The extent to which cash is akin to freedom is in that it needs the state to guarantee it, so we may repose our trust and faith in transactions involving it. There is no doubt that cash provides anonymity and a degree of freedom that we all seek in our lives from time to time. Such freedom is, at best, a luxury and hardly an entitlement when it has to come with a state guarantee and all the constraints and demands that such a guarantee would naturally entail. Perhaps these diehard libertarians who believe in a borderless economy and a stateless currency should switch to the bitcoins, but then they would have to go digital and cashless to dwell in that libertarian utopia.
The other side of the ‘cash is freedom’ argument that doesn’t get discussed much is how cash has also become the freedom to evade taxes in most small-value transactions. When Amartya Sen waxed eloquent on how demonetisation has deemed everyone a criminal, he forgot how all of us are guilty of aiding and abetting tax evasion every time we chose to be party to an off-the-books cash transaction with a shopkeeper, trader or even a doctor.
When cash became an entitlement, so did evasion on all petty cash transactions, for we also seem to want the right to a discounted price on goods and services that goes hand in hand with such evasion. When we burden our conscience over the hardship caused by demonetisation, do we also burden it over the hardship not alleviated because we have collectively deprived the treasury of those taxes which could have paid for a scholarship or a pension?
When we outrage sanctimoniously over the lack of empathy towards the hardship of others due to demonetisation, do we also pause to ask which hardship is more immoral?
When we question the morality of the shock of demonetisation, we must also ask what other strong medicine would it have taken to kick the habit of tax evasion in a democracy of our size and complexity?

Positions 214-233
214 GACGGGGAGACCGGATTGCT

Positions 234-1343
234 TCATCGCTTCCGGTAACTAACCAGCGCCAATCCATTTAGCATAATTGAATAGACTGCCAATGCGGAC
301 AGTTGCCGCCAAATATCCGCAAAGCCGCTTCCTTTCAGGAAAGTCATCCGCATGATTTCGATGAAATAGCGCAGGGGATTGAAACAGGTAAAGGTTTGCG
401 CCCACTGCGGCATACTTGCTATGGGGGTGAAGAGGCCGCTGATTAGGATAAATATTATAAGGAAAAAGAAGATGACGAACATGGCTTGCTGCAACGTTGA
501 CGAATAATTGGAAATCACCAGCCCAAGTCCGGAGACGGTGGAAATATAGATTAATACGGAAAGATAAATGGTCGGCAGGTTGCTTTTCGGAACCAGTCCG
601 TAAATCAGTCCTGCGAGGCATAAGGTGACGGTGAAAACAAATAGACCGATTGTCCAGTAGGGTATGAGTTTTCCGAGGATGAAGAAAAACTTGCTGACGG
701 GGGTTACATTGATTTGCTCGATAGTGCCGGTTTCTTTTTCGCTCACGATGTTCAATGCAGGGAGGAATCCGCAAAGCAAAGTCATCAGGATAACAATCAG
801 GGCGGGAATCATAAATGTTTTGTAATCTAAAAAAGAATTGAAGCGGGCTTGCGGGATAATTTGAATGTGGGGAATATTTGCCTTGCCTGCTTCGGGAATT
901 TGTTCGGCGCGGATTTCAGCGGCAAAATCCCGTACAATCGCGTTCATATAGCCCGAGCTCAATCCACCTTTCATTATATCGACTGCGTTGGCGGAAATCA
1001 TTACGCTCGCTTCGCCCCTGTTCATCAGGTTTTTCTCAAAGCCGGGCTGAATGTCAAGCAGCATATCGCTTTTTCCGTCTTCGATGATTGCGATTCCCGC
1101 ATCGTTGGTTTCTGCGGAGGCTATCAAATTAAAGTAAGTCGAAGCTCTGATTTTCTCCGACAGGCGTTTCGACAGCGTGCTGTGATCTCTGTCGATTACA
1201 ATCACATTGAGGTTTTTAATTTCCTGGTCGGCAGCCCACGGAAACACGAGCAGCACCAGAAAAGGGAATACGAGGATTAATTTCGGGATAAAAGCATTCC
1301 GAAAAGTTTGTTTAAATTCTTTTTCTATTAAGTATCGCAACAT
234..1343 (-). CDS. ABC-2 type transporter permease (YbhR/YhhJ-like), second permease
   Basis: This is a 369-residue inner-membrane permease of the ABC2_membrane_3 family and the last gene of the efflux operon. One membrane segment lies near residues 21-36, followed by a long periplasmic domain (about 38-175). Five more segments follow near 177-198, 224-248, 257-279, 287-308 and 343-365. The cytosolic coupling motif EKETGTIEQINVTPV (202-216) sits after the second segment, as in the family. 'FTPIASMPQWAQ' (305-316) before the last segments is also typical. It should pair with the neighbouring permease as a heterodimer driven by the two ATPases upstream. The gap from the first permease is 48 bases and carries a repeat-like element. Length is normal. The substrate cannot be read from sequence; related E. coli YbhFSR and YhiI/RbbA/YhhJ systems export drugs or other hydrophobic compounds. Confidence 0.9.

Referring to the decisions made in the past month as authoritarian and autocratic is particularly reflective of the intellectual snobbery of the elite. Much of that labelling has to do with the culture of governance we have institutionalised in India, where we are excessively suspicious of the executive, largely cynical of the legislature and blindly in awe of the judiciary.
It also has to do with what the elite deem to be “democratic” or “undemocratic”. Activist decisions of the judiciary routinely encroaching on the domain of the executive are deemed “democratic” and “just” when they reflect the consensus of the elite. Such activism is rarely labelled authoritarian or autocratic, never mind the fact that neither the decisions nor the decision-makers can be held to account electorally.
The most legitimate line of criticism one has read of demonetisation till date has been on the effectiveness and integrity of the institution of the Reserve Bank. Paradoxically, having an eloquent RBI governor all these years meant little popular scrutiny of the institutional mechanisms of the RBI, for the former governor turned the spotlight away from the institution and to the individual.
With the current media-shy RBI governor letting the institutional processes and mechanisms speak for themselves, he has paradoxically ended up exposing their many shortcomings. If Raghuram Rajan was such an effective leader of the RBI over the past many years, no reflection on his individual brilliance as an economist, why is it that the RBI’s institutional mechanisms have come up short over the past month, be it in the area of planning or communication?
In conclusion, it must be said that there are only two courts that matter where Narendra Modi’s demonetisation will be judged, much like the flawed debate on judging him on Gujarat 2002. The first is the Supreme Court, which is already seized of the matter, where the constitutionality of demonetisation will be tested. The second and the ultimate court is the court of public opinion, with elections serving as the only legitimate test. The democrat that Modi is, he has not shied away from putting his decisions to the ballot test in every recent contest, and will most certainly continue to do so in every upcoming election.
The hardship of demonetisation is real, but over-the-top morbid punditry on it is vastly exaggerated. Till the citizens of India pass their judgment on demonetisation with their ballots, can we please give the morbid op-ed alarmism a rest?
Shashi Shekhar is former CEO of Prasar Bharati.